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I have a database that's growing larger by the week (as expected). Key tables are becoming huge and slower to perform queries against. Whilst the indexes are sufficient, I've read the partitioning will improve the speed. What I was thinking on doing was creating partitions on these tables via year. I understand how the partitions would work for previous years. What I've not managed to find is how do you future proof these partitions? Do you have to create partitions for years to come? Or do you create the partition at the end of the current year?

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Partitioning will not improve speed. Valid partitioning scenarios include storage management (via. hot-cold filegroups), data archival and ETL fast partition switch load. Not query performance. Here is a more detailed answer at How To Decide if You Should Use Table Partitioning which goes into details.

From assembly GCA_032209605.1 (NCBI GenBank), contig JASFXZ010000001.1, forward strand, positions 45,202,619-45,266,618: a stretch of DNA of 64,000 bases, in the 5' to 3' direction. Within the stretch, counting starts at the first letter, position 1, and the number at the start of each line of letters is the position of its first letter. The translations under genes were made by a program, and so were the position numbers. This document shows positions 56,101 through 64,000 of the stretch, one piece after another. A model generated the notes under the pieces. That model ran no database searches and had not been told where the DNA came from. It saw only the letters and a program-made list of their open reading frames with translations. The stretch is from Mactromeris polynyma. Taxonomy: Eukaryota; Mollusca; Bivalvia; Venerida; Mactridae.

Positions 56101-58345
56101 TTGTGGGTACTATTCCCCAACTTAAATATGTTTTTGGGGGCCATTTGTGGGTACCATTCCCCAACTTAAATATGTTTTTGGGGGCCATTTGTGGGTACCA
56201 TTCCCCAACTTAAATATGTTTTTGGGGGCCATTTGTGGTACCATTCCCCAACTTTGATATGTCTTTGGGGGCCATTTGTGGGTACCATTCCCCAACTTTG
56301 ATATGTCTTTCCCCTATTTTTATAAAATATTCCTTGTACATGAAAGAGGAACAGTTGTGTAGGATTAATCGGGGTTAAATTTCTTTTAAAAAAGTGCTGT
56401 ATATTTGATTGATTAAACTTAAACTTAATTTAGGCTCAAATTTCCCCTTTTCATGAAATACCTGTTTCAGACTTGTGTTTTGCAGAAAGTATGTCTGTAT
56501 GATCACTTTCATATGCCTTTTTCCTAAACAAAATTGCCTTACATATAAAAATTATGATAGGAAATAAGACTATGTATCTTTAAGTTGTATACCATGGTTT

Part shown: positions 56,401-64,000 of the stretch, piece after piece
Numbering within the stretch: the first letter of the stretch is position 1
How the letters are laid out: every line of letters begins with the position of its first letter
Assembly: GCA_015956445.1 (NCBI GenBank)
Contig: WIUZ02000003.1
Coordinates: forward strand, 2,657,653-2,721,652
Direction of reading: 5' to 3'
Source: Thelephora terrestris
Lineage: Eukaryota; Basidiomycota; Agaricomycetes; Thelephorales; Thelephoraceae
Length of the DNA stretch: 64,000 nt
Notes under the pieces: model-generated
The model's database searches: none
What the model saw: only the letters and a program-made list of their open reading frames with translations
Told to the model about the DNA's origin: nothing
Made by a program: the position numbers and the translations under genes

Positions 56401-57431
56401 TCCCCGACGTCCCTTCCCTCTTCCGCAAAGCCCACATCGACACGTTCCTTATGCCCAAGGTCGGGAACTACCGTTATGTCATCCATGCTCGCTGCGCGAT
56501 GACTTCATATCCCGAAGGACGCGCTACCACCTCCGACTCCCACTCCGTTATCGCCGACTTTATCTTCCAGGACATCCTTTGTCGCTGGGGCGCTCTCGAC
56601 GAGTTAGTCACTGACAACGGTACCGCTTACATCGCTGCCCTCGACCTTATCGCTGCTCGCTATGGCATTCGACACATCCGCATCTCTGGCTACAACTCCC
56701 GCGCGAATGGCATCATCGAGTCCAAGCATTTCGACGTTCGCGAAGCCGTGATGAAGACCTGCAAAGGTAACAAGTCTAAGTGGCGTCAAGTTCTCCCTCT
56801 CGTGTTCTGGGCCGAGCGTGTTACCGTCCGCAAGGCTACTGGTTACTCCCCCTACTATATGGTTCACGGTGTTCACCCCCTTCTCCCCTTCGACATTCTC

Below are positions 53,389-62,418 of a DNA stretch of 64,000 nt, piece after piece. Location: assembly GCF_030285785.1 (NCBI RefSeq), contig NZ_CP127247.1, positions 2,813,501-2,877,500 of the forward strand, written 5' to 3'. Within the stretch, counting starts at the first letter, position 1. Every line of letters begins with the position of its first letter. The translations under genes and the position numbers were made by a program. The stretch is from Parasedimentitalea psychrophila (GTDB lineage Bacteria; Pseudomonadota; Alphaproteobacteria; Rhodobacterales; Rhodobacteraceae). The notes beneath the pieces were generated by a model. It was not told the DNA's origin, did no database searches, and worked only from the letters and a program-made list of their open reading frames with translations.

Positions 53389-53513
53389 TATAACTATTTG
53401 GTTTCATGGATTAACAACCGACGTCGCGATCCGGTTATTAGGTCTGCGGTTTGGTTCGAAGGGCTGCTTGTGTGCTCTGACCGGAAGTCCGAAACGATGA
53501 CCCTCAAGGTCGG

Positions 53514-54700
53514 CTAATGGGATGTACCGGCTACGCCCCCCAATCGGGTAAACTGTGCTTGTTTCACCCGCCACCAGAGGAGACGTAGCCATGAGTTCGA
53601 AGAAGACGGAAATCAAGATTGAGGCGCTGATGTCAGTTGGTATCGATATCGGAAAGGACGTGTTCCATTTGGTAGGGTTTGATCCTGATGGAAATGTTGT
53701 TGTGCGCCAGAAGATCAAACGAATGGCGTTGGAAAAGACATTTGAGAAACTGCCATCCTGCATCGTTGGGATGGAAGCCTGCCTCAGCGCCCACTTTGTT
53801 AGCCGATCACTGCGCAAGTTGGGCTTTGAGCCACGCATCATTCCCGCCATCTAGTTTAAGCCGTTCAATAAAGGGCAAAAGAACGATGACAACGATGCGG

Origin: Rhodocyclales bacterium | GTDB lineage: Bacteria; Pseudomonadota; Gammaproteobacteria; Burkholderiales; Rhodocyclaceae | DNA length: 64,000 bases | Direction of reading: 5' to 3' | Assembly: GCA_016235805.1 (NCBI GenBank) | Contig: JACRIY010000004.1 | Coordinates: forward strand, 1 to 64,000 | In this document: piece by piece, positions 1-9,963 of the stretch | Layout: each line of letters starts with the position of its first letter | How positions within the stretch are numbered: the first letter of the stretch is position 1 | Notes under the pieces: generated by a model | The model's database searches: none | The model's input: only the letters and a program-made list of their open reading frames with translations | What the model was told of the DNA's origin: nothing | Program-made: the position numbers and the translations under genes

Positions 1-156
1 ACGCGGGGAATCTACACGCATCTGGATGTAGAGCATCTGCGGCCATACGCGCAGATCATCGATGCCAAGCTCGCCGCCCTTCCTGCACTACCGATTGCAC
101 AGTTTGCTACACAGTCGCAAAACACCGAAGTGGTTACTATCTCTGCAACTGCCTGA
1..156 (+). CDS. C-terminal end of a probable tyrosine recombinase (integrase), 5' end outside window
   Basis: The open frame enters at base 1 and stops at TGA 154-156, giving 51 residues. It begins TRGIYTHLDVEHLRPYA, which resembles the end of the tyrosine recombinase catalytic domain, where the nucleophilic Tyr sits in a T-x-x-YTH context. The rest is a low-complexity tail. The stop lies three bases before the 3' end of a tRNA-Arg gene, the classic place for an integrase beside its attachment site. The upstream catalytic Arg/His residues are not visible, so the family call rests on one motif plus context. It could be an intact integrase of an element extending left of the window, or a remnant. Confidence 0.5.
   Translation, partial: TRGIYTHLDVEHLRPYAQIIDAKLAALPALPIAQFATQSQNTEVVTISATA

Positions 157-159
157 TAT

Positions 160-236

If you want to improve speed then you need to identify the bottlenecks and address them. You can follow How to analyse SQL Server performance for details. The answers will depend on your findings.

If you want a 'magic bullet' for data growing and ad-hoc analytical workloads problems then I would recommend looking into columnstores. I specifically say ad-hoc analytical because transactional OLTP workloads can and should be addressed with traditional indexes.

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  • If you downvote, explain why Oct 19, 2015 at 11:36

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